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A 36-year-old man presented to our department with complaints of swelling, pain and deformed penis for 2 days. He had a history of 100 mg sildenafil ingestion, following which he sustained a prolonged erection that persisted even after sexual intercourse. He tried vigorous masturbation to relieve it, but he failed. After this exercise, while he was sleeping, his child mistakenly fell over his erect penis, following which he developed sudden severe pain in his penis and lost tumescence. On examination, he had swelling and ecchymosis on the right posterolateral aspect of his penis (figure 1). There was no haematuria or blood at meatus. On the basis of history and physical examination, a diagnosis of penile fracture was made. Ultrasound revealed a tear in the lateral wall of the right corpora cavernosa with a large haematoma. The patient was taken for emergency exploration. Intraoperatively, a defect of approximately 1×1 cm was visualised in the lateral wall of the right corpora cavernosa with a large overlying haematoma (figure 2). The haematoma was evacuated and the corporeal tear was repaired. The patient was followed up at 3 and 6 weeks. He sustained normal erections and there was no residual deformity.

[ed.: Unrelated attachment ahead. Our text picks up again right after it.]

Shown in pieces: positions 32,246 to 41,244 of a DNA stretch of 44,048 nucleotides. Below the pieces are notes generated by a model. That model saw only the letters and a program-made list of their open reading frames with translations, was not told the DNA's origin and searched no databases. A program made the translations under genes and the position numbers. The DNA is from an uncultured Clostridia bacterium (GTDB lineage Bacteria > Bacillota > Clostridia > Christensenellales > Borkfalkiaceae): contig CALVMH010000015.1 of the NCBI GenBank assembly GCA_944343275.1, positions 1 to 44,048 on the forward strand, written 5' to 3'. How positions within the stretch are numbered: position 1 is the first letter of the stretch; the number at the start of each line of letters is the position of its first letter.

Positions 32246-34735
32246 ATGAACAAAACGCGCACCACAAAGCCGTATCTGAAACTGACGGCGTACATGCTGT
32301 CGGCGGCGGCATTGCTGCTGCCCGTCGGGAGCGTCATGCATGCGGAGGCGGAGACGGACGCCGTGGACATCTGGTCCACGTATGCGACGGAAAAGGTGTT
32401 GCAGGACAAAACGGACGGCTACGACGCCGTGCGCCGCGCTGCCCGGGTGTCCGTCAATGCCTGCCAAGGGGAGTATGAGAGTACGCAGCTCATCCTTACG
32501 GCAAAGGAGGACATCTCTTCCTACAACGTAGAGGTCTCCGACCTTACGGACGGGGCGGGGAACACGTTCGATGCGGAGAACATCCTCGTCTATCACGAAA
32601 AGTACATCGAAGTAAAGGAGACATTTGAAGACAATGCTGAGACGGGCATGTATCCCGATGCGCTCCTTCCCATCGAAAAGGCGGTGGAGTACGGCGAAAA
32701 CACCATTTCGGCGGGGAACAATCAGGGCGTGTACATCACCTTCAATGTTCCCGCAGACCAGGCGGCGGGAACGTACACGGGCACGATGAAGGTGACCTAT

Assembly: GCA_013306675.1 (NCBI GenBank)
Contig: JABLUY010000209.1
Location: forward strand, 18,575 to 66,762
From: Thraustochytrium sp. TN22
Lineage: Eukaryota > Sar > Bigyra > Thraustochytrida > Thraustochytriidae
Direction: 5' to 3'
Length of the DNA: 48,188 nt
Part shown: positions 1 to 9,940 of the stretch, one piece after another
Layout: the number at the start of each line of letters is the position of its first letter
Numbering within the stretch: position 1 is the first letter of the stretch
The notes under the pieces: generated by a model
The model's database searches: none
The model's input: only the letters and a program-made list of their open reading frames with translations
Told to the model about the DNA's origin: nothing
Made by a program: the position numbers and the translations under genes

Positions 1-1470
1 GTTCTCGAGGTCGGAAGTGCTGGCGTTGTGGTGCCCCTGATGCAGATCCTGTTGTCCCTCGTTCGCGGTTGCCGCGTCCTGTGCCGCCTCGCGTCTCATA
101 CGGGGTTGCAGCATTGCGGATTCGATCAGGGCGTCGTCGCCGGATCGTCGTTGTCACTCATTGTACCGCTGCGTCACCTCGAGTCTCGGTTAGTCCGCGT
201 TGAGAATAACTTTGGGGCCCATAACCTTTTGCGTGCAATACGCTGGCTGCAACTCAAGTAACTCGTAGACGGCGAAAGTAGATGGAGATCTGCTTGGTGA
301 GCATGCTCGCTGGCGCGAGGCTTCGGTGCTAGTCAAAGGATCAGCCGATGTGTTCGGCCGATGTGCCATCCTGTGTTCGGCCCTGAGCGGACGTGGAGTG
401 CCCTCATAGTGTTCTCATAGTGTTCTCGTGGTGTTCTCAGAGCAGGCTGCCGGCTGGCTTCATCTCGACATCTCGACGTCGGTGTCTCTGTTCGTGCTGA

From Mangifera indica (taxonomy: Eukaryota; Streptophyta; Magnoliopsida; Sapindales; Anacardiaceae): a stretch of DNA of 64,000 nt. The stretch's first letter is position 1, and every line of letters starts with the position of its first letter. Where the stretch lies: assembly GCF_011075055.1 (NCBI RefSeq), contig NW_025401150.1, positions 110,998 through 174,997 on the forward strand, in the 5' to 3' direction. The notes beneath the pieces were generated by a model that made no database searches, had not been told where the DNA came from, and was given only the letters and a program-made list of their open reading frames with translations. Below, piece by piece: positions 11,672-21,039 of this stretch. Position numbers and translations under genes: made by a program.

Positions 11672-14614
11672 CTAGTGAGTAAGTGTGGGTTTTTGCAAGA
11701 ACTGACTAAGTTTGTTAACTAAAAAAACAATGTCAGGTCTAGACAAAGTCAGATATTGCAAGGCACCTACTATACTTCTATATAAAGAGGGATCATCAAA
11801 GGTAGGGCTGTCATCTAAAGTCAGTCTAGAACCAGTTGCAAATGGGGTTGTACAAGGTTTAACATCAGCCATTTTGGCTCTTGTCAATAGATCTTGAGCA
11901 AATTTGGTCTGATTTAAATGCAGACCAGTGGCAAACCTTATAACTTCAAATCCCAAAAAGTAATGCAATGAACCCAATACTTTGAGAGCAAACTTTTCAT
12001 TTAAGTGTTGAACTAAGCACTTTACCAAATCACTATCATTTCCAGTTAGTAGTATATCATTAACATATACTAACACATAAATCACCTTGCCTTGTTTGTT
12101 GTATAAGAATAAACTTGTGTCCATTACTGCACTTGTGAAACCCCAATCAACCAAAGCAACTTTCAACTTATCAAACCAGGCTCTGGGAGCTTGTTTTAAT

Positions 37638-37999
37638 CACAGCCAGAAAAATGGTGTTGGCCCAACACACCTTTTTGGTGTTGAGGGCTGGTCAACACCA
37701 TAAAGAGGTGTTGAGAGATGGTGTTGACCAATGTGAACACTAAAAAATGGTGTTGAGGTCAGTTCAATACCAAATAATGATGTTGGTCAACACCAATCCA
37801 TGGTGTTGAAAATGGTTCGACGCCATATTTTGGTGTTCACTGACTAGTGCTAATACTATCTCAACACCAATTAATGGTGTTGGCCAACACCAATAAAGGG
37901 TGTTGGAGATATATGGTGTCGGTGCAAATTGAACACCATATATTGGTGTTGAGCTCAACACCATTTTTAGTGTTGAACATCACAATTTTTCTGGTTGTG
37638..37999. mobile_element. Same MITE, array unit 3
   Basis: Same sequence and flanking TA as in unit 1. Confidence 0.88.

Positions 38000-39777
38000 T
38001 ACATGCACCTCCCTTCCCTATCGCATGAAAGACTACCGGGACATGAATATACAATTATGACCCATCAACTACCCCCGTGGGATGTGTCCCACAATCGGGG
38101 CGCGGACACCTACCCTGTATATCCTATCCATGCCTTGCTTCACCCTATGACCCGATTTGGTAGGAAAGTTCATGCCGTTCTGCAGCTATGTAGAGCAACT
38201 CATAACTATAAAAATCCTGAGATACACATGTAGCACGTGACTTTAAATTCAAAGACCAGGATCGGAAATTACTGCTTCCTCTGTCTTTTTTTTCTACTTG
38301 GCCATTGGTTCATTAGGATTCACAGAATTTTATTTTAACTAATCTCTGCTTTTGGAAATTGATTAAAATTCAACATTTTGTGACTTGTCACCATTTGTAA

Penile fracture is a relatively rare condition, most frequently reported as a result of trauma during vigorous intercourse.1 Surgical repair, which was first done by Fetter and Gartman in 1936, is the most advocated treatment for this condition.2 3
Phosphodiesterase type 5 inhibitors, which are nowhere described as a predisposing factor for penile fracture, proved to be one in this case.
Patients should be informed about the possible complications of phosphodiesterase type 5 (PDE-5) inhibitors.
PDE-5 inhibitors can cause priapism as its complication, and patients should be counselled to take timely treatment as delay can lead to grave consequences.
Recreational use of PDE-5 inhibitors should be discouraged.
Contributors DS and SP: concept, design, supervision, processing, writing the manuscript and critical analysis. SA: concept, supervision, writing the manuscript and critical analysis. MK: supervision, processing, writing the manuscript and critical analysis.
Funding The authors have not declared a specific grant for this research from any funding agency in the public, commercial or not-for-profit sectors.
Competing interests None declared.
Patient consent Obtained.
Provenance and peer review Not commissioned; externally peer reviewed.
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